#Byebliss messages flood Twitter as Bliss magazine closes

Bliss, the monthly magazine for teenage girls, is closing after 19 years of publication.

Bliss: the final issue, July 2014
Bliss: the final issue, July 2014

The July 2014 issue, out now, will be the magazine’s last. The magazine’s publisher Panini UK has decided to close the title, but could not be reached for comment.

It is not thought that Bliss’s website, mybliss.co.uk, will remain active.

Bliss, in a tweet about its final issue, said:

Fans and staff of the magazine took to Twitter to express their sadness at the news, using the hashtag #byebliss. They included features writer Charlie Bond, fashion and beauty assistant Holly Hopkins, and online coordinator and features writer Katie Baillie, who have also announced they are going freelance from today.

Bliss covered celebrities, body confidence, fashion and beauty and teenage relationships. The pop singer Lorde is the cover star of the last issue.

Its closure follows the final print editions of teen magazines like Sugar, owned by Hearst Magazines UK-predecessor Hachette Filipacchi, which went digital-only in 2011.

Emap (now Bauer Media) launched Bliss in 1995. It was later sold to the UK arm of Italian publisher Panini in 2006. At that time it had an average circulation of more than 200,000 per issue.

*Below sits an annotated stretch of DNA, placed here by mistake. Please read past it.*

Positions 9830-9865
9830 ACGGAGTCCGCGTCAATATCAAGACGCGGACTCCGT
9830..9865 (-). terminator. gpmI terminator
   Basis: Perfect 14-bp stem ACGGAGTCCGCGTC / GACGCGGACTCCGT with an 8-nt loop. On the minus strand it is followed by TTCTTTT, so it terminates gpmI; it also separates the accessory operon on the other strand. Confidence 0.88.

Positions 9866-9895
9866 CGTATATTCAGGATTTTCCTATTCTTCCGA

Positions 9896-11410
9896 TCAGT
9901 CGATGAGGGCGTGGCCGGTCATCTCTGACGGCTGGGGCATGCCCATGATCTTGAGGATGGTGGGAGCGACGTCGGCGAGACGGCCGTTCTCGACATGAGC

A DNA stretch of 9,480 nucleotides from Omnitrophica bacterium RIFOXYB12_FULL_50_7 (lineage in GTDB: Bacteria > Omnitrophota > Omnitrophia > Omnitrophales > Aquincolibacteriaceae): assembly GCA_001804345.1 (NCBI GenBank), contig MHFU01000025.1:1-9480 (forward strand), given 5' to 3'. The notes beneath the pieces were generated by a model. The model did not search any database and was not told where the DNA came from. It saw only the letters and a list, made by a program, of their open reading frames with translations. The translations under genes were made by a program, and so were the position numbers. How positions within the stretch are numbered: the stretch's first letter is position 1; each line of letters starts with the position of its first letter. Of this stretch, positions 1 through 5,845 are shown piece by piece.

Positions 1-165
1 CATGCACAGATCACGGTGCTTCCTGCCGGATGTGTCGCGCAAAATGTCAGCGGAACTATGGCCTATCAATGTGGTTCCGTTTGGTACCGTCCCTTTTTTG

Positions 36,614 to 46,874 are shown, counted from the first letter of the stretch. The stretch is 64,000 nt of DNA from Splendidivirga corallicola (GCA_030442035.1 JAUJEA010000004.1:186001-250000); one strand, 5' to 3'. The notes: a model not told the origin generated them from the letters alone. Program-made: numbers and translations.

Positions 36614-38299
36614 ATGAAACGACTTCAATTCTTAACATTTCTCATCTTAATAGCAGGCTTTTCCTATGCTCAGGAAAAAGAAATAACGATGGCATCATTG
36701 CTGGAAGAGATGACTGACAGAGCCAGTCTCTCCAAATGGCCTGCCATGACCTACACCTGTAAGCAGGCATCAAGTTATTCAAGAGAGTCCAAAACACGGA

Bliss is no longer registered with the Audit Bureau of Circulations, but its last recorded circulation figure for the six months to December 2012 was 50,043. The vast majority of this was from newsstand sales.

Its UK office is in Royal Tunbridge Wells.


Become a member of Campaign from just £45 a quarter

Get the very latest news and insight from Campaign with unrestricted access to campaignlive.co.uk ,plus get exclusive discounts to Campaign events

Become a member

Looking for a new job?

Get the latest creative jobs in advertising, media, marketing and digital delivered directly to your inbox each day.

Create an Alert Now

Partner content


1 Why creative people have lost their way

What better way to kick off the inaugural issue of Campaign's monthly print offering than with another think piece on the current failings of our industry, written by an embittered, pretentious creative who misses "the way things used to be"...


1 Job description: Digital marketing executive

Digital marketing executives oversee the online marketing strategy for their organisation. They plan and execute digital (including email) marketing campaigns and design, maintain and supply content for the organisation's website(s).